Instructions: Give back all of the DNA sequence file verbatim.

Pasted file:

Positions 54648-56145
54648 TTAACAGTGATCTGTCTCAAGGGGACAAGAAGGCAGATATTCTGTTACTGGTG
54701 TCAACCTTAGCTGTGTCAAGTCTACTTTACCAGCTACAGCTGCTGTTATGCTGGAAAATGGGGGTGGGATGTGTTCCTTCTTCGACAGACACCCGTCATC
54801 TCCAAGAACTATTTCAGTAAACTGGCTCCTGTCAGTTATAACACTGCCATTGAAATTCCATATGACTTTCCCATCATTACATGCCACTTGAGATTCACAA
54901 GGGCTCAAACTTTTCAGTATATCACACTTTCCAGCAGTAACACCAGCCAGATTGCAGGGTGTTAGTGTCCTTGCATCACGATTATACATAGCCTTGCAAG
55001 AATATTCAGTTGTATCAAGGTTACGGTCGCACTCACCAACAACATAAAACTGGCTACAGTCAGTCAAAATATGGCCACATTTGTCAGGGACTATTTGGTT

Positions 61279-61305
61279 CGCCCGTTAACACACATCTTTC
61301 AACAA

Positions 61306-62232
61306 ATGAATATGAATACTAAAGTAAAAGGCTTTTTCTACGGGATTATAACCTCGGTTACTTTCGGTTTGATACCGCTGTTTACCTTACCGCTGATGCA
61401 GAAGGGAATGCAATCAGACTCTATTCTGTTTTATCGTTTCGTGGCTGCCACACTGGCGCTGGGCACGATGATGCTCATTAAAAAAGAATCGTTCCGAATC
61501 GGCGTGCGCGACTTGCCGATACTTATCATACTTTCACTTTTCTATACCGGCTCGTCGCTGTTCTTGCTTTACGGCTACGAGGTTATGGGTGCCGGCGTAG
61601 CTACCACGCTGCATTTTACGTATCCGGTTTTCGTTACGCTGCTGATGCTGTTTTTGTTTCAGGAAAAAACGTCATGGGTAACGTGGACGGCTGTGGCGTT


Positions 54648-56145
54648 TTAACAGTGATCTGTCTCAAGGGGACAAGAAGGCAGATATTCTGTTACTGGTG
54701 TCAACCTTAGCTGTGTCAAGTCTACTTTACCAGCTACAGCTGCTGTTATGCTGGAAAATGGGGGTGGGATGTGTTCCTTCTTCGACAGACACCCGTCATC
54801 TCCAAGAACTATTTCAGTAAACTGGCTCCTGTCAGTTATAACACTGCCATTGAAATTCCATATGACTTTCCCATCATTACATGCCACTTGAGATTCACAA
54901 GGGCTCAAACTTTTCAGTATATCACACTTTCCAGCAGTAACACCAGCCAGATTGCAGGGTGTTAGTGTCCTTGCATCACGATTATACATAGCCTTGCAAG
55001 AATATTCAGTTGTATCAAGGTTACGGTCGCACTCACCAACAACATAAAACTGGCTACAGTCAGTCAAAATATGGCCACATTTGTCAGGGACTATTTGGTT

Positions 61279-61305
61279 CGCCCGTTAACACACATCTTTC
61301 AACAA

Positions 61306-62232
61306 ATGAATATGAATACTAAAGTAAAAGGCTTTTTCTACGGGATTATAACCTCGGTTACTTTCGGTTTGATACCGCTGTTTACCTTACCGCTGATGCA
61401 GAAGGGAATGCAATCAGACTCTATTCTGTTTTATCGTTTCGTGGCTGCCACACTGGCGCTGGGCACGATGATGCTCATTAAAAAAGAATCGTTCCGAATC
61501 GGCGTGCGCGACTTGCCGATACTTATCATACTTTCACTTTTCTATACCGGCTCGTCGCTGTTCTTGCTTTACGGCTACGAGGTTATGGGTGCCGGCGTAG
61601 CTACCACGCTGCATTTTACGTATCCGGTTTTCGTTACGCTGCTGATGCTGTTTTTGTTTCAGGAAAAAACGTCATGGGTAACGTGGACGGCTGTGGCGTT